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1 BUSTED BY THE FEDS? GOVERNMENT CORRUPTION AND DRUG TRAFFICKING Erica Thomas Abstract The international drug trade and the power of drug cartels have perplexed both analysts and policy makers for years. As drug production and trade grow, cartels have climbed to unthinkable heights of power and, in some cases, have crippled governments. This study explores this problem and attempts to answer the predominant question raised: why do states struggle to eradicate such powerful government corruption as a possible explanation. Therefore, this study looks to government corruption a simple linear regression to test the hypothesis. Some data results, such as moderate correlation and Introduction as to why these organizations are able to not only exert such power over a government and its people, but how states have such a problem combatting them. Having a greater knowledge of why the cartels are so powerful can help action-based researchers understand how to stop them. Understanding the cause and effect behind drug cartels is important not only for the wellbeing and prosperity of the country itself, but also in terms of U.S. foreign policy. A huge percentage of drugs in the United States come Drugs are being smuggled into the United States from states and cartels across the globe such as Russia, states are unable to control drug cartels provides pertinent information for future action or policy- 63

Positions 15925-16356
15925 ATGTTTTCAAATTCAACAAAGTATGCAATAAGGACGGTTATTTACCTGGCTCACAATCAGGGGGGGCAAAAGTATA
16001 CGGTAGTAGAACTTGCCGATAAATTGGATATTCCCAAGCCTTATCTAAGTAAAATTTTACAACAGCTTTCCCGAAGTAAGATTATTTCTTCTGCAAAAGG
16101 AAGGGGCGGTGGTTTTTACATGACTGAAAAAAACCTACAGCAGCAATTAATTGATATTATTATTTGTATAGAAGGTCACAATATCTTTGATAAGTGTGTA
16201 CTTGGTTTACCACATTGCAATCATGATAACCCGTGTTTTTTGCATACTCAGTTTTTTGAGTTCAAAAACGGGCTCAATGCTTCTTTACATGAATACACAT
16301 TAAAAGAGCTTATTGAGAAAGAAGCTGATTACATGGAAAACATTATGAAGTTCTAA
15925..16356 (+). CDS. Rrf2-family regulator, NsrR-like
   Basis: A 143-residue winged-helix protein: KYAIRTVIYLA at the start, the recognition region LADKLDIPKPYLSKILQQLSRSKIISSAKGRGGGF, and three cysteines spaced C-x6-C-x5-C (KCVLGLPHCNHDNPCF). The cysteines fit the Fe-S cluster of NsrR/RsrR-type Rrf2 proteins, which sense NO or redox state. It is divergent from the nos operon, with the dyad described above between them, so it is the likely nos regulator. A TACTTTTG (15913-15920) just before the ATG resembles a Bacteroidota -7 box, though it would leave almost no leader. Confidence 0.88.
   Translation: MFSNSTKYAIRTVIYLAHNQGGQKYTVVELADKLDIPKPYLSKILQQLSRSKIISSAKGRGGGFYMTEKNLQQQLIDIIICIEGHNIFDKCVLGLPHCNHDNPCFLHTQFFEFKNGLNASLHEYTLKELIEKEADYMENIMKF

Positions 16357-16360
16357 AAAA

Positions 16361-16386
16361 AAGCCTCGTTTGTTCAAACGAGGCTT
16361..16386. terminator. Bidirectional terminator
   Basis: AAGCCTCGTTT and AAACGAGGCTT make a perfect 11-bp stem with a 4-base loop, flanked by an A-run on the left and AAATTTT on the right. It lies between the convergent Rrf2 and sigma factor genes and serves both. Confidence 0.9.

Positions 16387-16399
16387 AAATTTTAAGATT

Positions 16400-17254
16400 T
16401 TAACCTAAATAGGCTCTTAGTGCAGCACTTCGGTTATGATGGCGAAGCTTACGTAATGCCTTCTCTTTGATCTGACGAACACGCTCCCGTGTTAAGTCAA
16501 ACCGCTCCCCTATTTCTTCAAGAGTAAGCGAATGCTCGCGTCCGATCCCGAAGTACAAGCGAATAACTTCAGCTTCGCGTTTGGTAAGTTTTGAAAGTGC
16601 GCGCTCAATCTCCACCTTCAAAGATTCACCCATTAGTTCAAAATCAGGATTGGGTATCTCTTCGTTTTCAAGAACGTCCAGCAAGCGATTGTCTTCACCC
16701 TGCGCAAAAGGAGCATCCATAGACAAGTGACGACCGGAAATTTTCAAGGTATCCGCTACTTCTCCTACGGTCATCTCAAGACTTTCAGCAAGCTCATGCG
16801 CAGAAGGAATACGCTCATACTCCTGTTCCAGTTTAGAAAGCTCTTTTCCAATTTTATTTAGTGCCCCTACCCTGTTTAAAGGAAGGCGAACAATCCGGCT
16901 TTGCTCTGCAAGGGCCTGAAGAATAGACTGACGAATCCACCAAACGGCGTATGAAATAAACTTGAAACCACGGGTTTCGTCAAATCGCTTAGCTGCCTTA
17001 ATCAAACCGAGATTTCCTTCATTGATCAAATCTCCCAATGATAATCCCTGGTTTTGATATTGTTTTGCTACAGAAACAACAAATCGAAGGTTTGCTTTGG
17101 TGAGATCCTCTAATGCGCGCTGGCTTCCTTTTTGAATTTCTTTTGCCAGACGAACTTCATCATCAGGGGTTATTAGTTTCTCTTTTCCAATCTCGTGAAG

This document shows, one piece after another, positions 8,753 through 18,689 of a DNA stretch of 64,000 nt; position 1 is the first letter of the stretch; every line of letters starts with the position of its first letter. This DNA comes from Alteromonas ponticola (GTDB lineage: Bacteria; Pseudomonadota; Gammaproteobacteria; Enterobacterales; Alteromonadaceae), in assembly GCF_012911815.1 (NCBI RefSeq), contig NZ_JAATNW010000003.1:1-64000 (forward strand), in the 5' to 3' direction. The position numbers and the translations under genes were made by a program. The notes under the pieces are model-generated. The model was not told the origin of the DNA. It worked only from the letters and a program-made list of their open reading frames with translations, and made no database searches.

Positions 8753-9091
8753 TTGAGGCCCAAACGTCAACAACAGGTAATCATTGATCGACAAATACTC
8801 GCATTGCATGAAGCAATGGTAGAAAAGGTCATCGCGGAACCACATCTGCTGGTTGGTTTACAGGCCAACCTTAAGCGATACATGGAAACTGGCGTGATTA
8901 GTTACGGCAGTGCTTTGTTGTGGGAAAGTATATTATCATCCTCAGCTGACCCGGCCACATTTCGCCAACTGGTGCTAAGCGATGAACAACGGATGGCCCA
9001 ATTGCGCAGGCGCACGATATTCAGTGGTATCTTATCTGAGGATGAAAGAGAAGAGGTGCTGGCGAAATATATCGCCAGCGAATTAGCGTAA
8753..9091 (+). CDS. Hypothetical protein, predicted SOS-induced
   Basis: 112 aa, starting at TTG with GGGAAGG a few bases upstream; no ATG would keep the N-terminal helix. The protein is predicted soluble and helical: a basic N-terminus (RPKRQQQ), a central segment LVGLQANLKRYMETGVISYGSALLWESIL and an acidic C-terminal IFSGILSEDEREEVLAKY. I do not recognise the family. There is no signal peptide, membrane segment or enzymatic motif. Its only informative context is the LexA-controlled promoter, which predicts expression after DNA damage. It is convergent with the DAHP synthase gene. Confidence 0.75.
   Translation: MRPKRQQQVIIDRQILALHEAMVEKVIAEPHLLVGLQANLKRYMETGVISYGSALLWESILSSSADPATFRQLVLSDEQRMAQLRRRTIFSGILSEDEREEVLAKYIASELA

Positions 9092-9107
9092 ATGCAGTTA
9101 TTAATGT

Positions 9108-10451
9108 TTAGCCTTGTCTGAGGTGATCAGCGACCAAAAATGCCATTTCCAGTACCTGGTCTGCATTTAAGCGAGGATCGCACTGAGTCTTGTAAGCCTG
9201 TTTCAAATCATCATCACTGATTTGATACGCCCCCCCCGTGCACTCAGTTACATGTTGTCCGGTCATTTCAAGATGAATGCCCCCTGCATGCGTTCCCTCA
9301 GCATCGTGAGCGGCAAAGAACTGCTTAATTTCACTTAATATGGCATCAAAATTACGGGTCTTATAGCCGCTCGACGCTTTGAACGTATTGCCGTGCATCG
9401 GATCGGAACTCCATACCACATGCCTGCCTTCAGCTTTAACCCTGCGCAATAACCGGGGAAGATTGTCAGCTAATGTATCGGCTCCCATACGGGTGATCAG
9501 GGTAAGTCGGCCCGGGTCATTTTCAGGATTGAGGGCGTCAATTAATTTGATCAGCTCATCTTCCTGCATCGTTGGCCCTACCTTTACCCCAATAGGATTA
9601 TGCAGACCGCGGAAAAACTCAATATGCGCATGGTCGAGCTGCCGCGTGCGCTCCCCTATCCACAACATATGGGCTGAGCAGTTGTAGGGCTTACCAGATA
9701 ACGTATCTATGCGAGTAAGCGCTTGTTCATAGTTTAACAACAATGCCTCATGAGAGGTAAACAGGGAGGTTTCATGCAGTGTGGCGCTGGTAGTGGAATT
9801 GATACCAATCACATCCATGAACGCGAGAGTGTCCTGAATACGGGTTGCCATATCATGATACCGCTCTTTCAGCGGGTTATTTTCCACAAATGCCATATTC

2 American University s Clocks and Clouds, Volume III, Spring 2013 based research that wishes to provide solutions to combat the cartels. In order to answer the question of why states struggle to eradicate drug cartels, this study After exploring these answers, the study will look to government corruption as a possible explanation, drug cartels. In order to test this hypothesis, the study will conduct a statistical analysis of data from cartel persistence, a simple linear regression analysis will provide an estimate of the change in the drug variables. Although lower levels of corruption only explain a modest proportion of the variation in drug cartels, statistical testing suggests that higher levels of government corruption lead to a decrease in a Four Accounts Explaining a State s Struggle to Eradicate Drug Cartels seem so immune to the counternarcotic policies brought against them. Extensive literature exists on the problem of drug cartels due to the fact that it can be considered a global problem. Countries in which strong cartels operate face the many, frequently violent, problems that come with cartels. Countries most widely accepted explanations are insurgency group theory, negative international interference, 51). Lastly, scholars have often found high levels of government corruption in countries with powerful in as a revolutionary group. With the arrival of the PKK came an increase of violence, and in turn, an to exert over civilians made it extremely hard for the standing government to focus on the increasing narcotics problem, especially as they were already preoccupied with an existing revolution. It can also be argued that in countries with strong counterinsurgency groups, the people of the country are often not pleased with the government and perhaps less likely to support any government policies, even if they are counternarcotic policies. This school of thought is an extremely good explanation of the 64